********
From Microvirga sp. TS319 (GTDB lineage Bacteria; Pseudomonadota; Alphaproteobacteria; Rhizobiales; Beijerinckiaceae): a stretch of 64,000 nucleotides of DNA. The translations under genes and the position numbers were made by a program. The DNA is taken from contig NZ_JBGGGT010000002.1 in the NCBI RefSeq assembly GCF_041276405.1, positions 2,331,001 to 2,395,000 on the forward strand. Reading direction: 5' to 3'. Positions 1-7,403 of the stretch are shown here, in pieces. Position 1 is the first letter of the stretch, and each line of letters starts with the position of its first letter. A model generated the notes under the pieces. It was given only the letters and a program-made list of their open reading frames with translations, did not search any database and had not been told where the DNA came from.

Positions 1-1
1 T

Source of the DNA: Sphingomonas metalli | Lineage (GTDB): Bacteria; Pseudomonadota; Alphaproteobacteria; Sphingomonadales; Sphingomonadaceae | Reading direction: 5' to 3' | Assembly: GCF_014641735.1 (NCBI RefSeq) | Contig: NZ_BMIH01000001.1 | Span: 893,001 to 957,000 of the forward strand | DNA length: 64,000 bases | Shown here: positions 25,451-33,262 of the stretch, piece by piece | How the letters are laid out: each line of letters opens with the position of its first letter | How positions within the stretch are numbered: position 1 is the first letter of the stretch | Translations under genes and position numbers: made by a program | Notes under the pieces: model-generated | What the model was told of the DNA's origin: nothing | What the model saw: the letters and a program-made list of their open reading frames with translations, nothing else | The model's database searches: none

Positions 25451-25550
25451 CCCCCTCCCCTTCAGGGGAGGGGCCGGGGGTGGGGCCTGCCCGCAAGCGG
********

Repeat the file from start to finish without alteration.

From Microvirga sp. TS319 (GTDB lineage Bacteria; Pseudomonadota; Alphaproteobacteria; Rhizobiales; Beijerinckiaceae): a stretch of 64,000 nucleotides of DNA. The translations under genes and the position numbers were made by a program. The DNA is taken from contig NZ_JBGGGT010000002.1 in the NCBI RefSeq assembly GCF_041276405.1, positions 2,331,001 to 2,395,000 on the forward strand. Reading direction: 5' to 3'. Positions 1-7,403 of the stretch are shown here, in pieces. Position 1 is the first letter of the stretch, and each line of letters starts with the position of its first letter. A model generated the notes under the pieces. It was given only the letters and a program-made list of their open reading frames with translations, did not search any database and had not been told where the DNA came from.

Positions 1-1
1 T

Source of the DNA: Sphingomonas metalli | Lineage (GTDB): Bacteria; Pseudomonadota; Alphaproteobacteria; Sphingomonadales; Sphingomonadaceae | Reading direction: 5' to 3' | Assembly: GCF_014641735.1 (NCBI RefSeq) | Contig: NZ_BMIH01000001.1 | Span: 893,001 to 957,000 of the forward strand | DNA length: 64,000 bases | Shown here: positions 25,451-33,262 of the stretch, piece by piece | How the letters are laid out: each line of letters opens with the position of its first letter | How positions within the stretch are numbered: position 1 is the first letter of the stretch | Translations under genes and position numbers: made by a program | Notes under the pieces: model-generated | What the model was told of the DNA's origin: nothing | What the model saw: the letters and a program-made list of their open reading frames with translations, nothing else | The model's database searches: none

Positions 25451-25550
25451 CCCCCTCCCCTTCAGGGGAGGGGCCGGGGGTGGGGCCTGCCCGCAAGCGG